My very first experience was as a young girl learning to knit from my Baba (dad’s dad) and Nanny (Great grandmother on my mom’s side). I’m slightly ashamed to say, I hated it and ended up breaking one of my needles because my tension was so very tight! Later in life while I was in the hospital, I sought an enjoyable distraction from the drudgery of all the medical tests. So once again I turned to knitting. This time I was a teenager and I had a ball of organic cotton yarn, bamboo knitting needles, the fuzzy memories of what to do, and plenty of time to experiment. At that time, I tried crochet as well, but found I enjoyed knitting immensely! One day a neurologist saw me knitting and mentioned that knitting was one of the best things I could do to help heal and strengthen my brain. From then on, it was therapy as well as joy!
  2. How did you come to designing?
    Since I wasn’t permitted books due to the fact my allergies to whatnot in the books interfered with some of the testing that was being done, I fell into designing at the same time as rediscovering knitting. Since I had that one skein of yarn I’d knit it up into something, see how it looked, frogged, and started all over again. Eventually my stash grew and I started to skip the frogging and instead wore the items I was making. After I was out of the clinic I looked online for resources and started reading patterns. I found it all fascinating! As I put terminology to the stitches I’d discovered by experimentation, I learned more and more about the relationship between different stitches and how that affected the outcome of the finished piece.
  3. What is your design process?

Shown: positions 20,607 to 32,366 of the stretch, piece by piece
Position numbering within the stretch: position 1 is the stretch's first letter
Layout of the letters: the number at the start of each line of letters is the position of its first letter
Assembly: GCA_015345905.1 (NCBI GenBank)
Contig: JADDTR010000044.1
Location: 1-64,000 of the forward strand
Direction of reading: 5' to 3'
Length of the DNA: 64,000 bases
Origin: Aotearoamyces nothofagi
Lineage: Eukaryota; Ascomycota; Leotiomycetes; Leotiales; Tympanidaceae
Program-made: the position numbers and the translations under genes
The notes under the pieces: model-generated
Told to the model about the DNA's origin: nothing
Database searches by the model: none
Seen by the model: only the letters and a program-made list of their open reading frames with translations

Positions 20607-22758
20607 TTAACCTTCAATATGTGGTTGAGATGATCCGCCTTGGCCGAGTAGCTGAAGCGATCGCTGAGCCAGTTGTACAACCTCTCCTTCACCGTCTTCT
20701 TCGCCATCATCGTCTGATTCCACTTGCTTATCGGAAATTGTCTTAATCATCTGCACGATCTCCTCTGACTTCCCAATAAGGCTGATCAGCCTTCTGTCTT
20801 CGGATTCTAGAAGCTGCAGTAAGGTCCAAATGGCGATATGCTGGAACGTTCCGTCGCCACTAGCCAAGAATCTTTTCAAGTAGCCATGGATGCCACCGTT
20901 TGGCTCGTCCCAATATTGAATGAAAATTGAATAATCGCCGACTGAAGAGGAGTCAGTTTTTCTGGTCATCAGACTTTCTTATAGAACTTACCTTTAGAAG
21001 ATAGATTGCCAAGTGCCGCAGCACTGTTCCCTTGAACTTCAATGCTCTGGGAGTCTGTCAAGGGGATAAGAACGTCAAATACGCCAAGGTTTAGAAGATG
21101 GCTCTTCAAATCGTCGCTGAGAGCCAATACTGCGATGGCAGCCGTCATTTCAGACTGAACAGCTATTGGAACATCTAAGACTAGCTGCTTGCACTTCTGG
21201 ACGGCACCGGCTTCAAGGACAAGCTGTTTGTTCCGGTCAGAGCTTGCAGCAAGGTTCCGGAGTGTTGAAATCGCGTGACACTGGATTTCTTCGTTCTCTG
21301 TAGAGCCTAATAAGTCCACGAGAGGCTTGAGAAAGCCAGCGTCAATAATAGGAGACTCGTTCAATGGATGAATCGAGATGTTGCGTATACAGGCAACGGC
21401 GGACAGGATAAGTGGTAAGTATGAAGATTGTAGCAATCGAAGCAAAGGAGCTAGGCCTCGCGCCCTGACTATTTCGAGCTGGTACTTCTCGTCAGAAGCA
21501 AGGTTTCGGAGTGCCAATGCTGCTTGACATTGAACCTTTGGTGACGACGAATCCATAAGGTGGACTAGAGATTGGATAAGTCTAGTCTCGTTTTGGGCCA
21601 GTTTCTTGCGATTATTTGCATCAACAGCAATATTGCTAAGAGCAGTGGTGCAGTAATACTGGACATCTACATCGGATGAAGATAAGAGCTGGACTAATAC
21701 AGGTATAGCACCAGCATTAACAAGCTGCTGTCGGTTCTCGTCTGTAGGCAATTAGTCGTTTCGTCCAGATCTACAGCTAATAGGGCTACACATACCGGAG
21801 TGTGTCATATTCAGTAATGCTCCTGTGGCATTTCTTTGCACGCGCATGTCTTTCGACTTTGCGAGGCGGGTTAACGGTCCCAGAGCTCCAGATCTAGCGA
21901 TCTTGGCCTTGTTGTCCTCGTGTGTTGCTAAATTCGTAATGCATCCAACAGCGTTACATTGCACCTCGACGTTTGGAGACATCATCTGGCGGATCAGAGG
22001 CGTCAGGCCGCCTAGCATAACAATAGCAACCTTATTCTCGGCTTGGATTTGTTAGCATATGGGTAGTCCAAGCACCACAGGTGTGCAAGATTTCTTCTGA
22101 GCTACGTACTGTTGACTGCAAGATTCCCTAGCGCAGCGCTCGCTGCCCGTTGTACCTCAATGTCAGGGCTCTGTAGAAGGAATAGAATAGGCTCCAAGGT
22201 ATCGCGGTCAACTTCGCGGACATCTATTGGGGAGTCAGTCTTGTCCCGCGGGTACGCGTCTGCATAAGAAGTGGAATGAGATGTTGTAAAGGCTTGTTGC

It varies by design, but I guess my SOP is start with yarn, pick a needle size and dream. Once God inspires a new design, I write and grade the pattern and knit it (or sometimes knit while writing the pattern) frogging and editing until it looks like what I have in my mind’s eye. After the design is complete, I send the pattern for tech editing and test knitting, take the photos, do the pattern layout, write the romance, and finally publish and send that little spark out into the world with the desire that each person who knits it enjoys the process as well as the finished object as much as I did throughout its creation!
  4. Do you have a favourite fiber?
    Currently organic cotton and bamboo! Seriously if I were stranded on a deserted island with Puddles and had a care package arrive with only one fiber for the rest of my life; it’d currently be organic cotton and bamboo. I absolutely love organic cotton, but when you incorporate the sheen of bamboo, the marriage is absolutely incredible as it dangles through your fingers while knitting and as it covers you while wearing.
  5. If you could only knit/crochet one type of item, what would it be?
    That which brings the greatest delight to its future wearer!
  6. Which of your patterns make for really great gift knitting?
    Hehe, anything in the Knit Eco Chic Gift-a-long 2015 bundle ;-). It depends upon the recipient and your gift knit time. Ruffle Bumpkin for cutie patooties or comfy cowls for snowy dates. Generally speaking though, I think the accessories make great gift knits. A lot of the cowls in my shop are 1-2 skeins and offer a variety of techniques to suit your preference and the style preferences of your recipient.
  1. Do you have any new patterns coming out during the GAL that you want to talk about?
    I do! Color Flow Sweater will be coming out during the GAL. It is knit in a hand dyed organic cotton and bamboo worsted weight yarn (shock of all shocks) and is a fitted yoke style, top down sweater with set in sleeves. The weather has cooperated beautifully lately providing prime opportunity for field testing the fiber and design. The yarn holds up beautifully to washing, too.


(c) Lindsay Lewchuk